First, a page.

I really don''t know the legalities, but my personal suggestion would be to take with you some personal ID and whatever documents you have that show you are co-owner (or co-tenant) of the house. Then when you come back, if he has changed the locks and refuses to give you access, you have appropriate documents to show a locksmith to get access and further new locks. Bear in mind that, to play fair, you''d then need to give STBX a key to that new lock.
If your name is on the land reg doc''s, would it not be better to pre-empt the problem by first telling her you have legal right of access and that neither of you are allowed to change the locks to prevent the other entering the property?(Prior to your business trip)
Of course you could send a solicitors letter but if you are only thinking about divorce it could inflame the situation.
My ex has done this several times. What I was advised to do by my solicitor was to keep the paperwork to hand which proves you are an owner. Inform the police of your intention to gain access to the house before entering (if upon your return she has changed the locks)Then you can ask her to let you in, if not you are entitled to get a locksmith out and obtain entry. The locksmith may ask to see documentation that you own the house. (Mine did) but you must give her a key.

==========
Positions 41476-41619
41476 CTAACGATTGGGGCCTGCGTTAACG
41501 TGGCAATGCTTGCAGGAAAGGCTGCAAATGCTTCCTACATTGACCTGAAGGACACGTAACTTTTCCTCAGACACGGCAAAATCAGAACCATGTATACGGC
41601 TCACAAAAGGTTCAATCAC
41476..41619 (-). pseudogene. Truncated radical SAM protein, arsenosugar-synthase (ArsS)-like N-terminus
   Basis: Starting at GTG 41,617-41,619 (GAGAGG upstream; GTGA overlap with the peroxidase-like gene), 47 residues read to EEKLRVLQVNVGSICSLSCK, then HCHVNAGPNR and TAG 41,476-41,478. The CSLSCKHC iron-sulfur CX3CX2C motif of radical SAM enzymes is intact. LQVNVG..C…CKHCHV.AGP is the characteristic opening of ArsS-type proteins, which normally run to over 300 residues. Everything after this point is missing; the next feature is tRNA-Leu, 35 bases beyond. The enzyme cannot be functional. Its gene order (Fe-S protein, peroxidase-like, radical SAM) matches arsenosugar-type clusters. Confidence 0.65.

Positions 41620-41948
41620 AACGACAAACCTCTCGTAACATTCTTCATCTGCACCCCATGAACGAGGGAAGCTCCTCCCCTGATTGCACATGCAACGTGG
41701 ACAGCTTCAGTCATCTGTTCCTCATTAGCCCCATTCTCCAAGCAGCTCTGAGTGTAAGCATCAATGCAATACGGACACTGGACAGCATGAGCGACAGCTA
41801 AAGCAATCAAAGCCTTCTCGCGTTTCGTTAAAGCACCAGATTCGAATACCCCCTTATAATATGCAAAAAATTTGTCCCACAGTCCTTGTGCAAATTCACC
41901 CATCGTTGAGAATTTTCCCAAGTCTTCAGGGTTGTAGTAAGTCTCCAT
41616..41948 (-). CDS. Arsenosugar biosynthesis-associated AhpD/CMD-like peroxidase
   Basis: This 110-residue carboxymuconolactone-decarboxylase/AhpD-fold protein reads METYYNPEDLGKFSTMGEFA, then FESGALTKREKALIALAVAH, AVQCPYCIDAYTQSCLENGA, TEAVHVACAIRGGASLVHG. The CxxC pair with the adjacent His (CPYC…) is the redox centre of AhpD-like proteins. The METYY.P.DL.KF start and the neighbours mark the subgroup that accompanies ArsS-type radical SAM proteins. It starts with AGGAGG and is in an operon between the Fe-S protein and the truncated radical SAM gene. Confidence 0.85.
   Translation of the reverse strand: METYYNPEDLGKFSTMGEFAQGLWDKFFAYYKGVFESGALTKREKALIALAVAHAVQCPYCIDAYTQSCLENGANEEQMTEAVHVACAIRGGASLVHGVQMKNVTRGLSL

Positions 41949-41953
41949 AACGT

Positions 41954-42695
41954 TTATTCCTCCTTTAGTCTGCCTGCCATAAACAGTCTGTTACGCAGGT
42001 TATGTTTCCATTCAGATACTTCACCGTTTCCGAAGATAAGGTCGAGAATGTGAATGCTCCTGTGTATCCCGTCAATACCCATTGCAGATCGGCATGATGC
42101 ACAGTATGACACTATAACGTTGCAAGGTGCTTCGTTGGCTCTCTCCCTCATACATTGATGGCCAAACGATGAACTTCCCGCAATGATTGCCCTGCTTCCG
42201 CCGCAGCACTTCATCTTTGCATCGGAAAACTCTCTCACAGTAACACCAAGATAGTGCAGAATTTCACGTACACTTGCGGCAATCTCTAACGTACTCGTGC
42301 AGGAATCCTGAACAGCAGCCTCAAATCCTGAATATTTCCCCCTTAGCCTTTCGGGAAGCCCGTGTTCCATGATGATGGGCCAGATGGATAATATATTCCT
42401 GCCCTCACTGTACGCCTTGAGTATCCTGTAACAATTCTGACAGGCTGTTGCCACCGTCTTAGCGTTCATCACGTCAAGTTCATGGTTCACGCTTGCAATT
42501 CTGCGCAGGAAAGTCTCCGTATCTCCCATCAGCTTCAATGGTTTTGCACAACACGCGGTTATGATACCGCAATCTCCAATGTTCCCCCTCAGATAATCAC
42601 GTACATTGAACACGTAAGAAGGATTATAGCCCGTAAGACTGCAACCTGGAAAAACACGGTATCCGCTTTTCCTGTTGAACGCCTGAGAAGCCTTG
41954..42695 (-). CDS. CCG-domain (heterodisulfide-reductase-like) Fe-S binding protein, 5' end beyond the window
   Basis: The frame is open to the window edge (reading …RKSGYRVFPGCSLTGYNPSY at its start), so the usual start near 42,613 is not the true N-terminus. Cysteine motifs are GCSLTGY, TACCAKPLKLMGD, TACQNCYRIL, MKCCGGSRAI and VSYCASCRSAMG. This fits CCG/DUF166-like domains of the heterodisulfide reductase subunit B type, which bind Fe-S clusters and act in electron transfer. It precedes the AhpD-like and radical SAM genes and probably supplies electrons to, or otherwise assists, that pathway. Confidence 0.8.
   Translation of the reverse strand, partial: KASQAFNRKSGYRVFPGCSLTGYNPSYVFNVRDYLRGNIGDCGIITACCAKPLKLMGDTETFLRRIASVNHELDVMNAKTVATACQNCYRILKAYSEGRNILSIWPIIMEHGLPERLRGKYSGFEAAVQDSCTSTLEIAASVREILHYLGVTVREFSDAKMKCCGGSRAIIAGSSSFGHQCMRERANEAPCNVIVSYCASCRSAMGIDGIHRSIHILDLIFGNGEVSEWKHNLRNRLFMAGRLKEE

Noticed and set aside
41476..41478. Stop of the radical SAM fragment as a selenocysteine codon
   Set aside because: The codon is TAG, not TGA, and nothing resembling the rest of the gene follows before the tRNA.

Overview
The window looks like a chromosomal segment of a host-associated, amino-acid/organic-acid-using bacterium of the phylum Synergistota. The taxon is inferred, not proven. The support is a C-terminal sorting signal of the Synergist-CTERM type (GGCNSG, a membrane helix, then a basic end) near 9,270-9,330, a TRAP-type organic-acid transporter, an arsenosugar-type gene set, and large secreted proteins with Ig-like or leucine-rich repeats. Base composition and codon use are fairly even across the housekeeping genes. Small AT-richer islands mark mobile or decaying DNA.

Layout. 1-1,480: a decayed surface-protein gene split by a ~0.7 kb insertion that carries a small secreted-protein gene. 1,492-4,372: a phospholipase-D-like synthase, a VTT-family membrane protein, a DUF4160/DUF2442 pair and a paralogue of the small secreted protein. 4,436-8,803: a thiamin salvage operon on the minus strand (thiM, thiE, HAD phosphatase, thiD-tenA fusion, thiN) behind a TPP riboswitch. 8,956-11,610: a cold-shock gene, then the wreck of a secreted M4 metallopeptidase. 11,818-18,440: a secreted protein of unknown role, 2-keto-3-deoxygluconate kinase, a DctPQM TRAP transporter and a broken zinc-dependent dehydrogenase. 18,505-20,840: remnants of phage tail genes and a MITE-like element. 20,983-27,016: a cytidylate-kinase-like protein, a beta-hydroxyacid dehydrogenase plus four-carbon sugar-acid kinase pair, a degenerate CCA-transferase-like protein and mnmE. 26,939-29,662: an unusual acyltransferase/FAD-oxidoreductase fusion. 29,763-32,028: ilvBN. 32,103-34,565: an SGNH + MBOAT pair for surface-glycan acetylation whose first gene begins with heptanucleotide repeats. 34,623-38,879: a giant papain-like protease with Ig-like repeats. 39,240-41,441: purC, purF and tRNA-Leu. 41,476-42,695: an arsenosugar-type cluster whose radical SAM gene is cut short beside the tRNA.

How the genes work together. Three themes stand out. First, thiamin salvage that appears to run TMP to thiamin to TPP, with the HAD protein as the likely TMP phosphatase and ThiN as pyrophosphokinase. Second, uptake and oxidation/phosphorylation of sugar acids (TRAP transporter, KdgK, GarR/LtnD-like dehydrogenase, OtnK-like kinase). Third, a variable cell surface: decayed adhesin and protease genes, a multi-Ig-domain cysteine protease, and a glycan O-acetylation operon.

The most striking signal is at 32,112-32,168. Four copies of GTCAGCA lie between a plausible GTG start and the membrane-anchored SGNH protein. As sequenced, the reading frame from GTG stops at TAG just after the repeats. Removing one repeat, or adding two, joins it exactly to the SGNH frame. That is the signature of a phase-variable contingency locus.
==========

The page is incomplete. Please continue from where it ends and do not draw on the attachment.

The problem comes if she kicks up a stink and causes a scene. If she will physically not allow a locksmith to break in then there is unfortunately not a lot you can do. A locksmith would not risk an assault charge by touching her, or breaking in if there''s a danger to her personal safety (eg she stands behind the window he is going to break). If she starts a scene then the ultimate conclusion would be that the police are called for breach in the peace, and it is likely that you would be denied access.
Fair, no. But that is how it goes.
I would do as NoWhereToTurn suggests and pre-empt the problem by asking for an undertaking that the locks will not be changed and that neither of you will be denied reasonable access while you both are living in the property. And make sure important documents (passport etc) are kept with you or somewhere safe.